Texts for the Day
This week, spend some time reading the book of Jonah. It is not long, but it is surprisingly complex, with some interesting themes for our time. The book is traditionally divided into four chapters. Chapters 1 and 3 tell stories of episodes in the life of Jonah, while Chapters 2 and 4 give Jonah’s reaction and response to each of the episodes. As you read the story, think about Jonah’s responses and how you think you would react.
Chapter 1: This is the familiar story of Jonah and the fish. Here is a little bit of background. Jonah probably lived sometime around the year 750 BCE in the northern kingdom of Israel. There is a prophet of the same name in the court of Jeroboam II at that time who could be the same person. Nineveh was the capital of the Assyrian empire, an empire much larger and stronger than Israel and its main enemy. Tarshish is probably in Spain, but the main point is that it is as far as Jonah can go in the opposite direction.
Chapter 2: Jonah says a prayer of thanksgiving from inside the fish. Here is something to think about. Why was this a prayer of thanksgiving, rather than a “get me out of this fish” prayer? What has been you “in the fish” moment? What were your prayers like?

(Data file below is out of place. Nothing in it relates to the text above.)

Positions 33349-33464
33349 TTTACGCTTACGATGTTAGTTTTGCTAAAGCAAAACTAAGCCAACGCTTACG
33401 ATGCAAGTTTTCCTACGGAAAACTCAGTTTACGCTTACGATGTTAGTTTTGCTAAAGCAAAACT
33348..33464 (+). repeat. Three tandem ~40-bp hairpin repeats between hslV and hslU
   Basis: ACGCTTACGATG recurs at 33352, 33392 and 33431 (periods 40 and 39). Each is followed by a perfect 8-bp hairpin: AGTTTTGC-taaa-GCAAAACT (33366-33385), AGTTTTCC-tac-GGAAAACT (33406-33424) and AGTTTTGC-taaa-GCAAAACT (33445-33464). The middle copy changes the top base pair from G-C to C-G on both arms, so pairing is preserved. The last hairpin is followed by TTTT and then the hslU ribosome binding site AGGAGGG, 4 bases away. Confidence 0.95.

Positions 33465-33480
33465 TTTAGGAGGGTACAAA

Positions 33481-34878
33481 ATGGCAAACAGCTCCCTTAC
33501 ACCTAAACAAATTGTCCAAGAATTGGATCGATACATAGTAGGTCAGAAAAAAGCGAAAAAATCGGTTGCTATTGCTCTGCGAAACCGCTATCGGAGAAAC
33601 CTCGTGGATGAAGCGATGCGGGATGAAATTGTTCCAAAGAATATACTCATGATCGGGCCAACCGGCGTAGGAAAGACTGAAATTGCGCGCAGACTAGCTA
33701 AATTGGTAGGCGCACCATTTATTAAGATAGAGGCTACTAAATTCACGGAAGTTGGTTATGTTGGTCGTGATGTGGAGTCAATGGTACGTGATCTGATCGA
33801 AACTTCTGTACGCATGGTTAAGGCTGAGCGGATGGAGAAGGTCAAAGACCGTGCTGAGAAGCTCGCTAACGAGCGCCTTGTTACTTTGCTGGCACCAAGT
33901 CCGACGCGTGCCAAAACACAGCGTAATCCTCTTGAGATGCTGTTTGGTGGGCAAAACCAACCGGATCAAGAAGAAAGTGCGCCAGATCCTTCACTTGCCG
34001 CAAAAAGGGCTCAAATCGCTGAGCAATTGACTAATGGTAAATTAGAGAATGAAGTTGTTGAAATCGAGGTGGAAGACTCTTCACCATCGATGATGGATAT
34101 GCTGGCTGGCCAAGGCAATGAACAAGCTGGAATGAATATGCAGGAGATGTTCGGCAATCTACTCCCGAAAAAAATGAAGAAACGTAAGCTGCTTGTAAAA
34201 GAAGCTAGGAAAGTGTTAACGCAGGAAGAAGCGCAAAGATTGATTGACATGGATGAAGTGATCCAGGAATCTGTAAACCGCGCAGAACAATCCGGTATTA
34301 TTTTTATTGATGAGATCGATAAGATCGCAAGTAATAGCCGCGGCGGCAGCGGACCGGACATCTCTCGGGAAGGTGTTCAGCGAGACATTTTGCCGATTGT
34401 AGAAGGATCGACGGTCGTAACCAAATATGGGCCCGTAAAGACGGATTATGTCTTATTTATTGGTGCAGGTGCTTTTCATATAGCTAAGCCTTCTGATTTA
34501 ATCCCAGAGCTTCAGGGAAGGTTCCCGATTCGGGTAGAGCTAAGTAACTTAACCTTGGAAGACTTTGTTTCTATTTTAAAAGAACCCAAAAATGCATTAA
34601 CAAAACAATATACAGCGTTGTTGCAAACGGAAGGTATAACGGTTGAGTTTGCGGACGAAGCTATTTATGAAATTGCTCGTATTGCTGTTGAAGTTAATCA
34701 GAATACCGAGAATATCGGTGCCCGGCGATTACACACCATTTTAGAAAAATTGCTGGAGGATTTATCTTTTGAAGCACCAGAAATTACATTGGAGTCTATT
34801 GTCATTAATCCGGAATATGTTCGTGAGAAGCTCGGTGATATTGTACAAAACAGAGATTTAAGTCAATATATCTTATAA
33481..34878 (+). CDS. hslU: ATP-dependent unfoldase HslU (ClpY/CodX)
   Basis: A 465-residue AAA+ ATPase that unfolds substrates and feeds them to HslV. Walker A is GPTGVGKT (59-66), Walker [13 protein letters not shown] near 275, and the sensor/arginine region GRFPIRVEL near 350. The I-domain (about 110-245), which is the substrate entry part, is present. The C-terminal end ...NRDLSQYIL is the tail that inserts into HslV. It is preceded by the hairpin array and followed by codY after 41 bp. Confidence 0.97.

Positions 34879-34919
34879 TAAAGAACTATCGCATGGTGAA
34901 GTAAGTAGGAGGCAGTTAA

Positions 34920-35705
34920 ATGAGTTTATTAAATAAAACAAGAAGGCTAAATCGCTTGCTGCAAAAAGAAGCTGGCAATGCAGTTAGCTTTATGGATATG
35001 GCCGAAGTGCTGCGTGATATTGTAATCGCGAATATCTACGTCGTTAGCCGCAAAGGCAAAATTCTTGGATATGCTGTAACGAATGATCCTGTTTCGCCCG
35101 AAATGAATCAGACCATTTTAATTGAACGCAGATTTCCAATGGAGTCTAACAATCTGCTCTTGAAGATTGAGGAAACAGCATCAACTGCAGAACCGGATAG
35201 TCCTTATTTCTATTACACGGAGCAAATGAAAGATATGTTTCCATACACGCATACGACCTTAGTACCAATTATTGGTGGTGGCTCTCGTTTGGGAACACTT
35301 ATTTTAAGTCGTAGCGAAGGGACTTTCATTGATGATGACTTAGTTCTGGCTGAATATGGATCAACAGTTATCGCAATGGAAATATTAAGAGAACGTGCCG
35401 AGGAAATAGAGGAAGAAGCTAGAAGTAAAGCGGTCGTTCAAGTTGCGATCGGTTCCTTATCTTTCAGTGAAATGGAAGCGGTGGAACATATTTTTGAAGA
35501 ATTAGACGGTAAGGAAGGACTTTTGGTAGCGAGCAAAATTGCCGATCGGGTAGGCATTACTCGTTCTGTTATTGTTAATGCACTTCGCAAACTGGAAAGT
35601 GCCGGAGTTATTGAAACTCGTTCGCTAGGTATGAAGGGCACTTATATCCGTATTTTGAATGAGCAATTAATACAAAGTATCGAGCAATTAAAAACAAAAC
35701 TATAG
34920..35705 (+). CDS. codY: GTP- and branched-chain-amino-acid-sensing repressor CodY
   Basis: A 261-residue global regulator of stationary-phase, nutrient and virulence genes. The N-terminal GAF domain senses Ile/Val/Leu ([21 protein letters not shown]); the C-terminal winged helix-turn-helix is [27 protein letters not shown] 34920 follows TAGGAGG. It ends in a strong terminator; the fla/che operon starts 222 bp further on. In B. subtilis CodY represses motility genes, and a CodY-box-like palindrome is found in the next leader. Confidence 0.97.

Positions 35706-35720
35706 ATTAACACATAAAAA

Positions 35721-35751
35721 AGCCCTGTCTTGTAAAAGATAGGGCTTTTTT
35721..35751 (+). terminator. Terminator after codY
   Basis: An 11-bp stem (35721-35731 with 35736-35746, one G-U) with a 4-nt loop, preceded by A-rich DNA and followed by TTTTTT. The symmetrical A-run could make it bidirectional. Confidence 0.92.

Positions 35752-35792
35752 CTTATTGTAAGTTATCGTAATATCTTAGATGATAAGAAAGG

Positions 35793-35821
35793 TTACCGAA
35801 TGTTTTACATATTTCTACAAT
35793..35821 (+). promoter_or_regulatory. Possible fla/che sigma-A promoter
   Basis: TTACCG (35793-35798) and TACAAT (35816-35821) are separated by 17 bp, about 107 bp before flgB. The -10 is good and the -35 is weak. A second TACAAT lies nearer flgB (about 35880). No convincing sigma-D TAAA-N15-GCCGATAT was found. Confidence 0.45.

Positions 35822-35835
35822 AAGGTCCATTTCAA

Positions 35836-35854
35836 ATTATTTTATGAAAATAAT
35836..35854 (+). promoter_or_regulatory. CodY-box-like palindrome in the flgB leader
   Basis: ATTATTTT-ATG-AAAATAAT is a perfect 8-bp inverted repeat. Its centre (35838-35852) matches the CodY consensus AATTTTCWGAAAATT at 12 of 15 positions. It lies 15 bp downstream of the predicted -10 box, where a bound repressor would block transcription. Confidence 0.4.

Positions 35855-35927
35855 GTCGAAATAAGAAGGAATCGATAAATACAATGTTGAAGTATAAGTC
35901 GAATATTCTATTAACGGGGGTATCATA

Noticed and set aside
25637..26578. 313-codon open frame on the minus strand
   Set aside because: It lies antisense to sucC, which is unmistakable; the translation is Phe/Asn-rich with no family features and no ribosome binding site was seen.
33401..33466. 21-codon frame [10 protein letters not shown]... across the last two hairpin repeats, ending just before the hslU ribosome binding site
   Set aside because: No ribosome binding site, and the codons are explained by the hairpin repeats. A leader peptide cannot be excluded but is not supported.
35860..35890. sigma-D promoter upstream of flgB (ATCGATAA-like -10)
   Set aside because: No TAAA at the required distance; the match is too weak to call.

Chapter 3: Jonah goes to Nineveh and the people repent. This is wildly implausible and these events have no analogue in the historical record. In fact, certain details such as the exaggerated extent of the city and the animals in sackcloth indicate that perhaps this is not to be taken literally. Israel was destroyed by Assyria mere decades after the time in which this story is set.
Chapter 4: Jonah is angry that God has mercy on the Ninevites. In part, this is because he cannot comprehend that God can show mercy to Jonah’s enemies. He also feels that he has been made a fool and a false prophet. When have you had this conversation with God? When have self-centered attitudes or hatred for enemies blinded you to God’s merciful work in the world?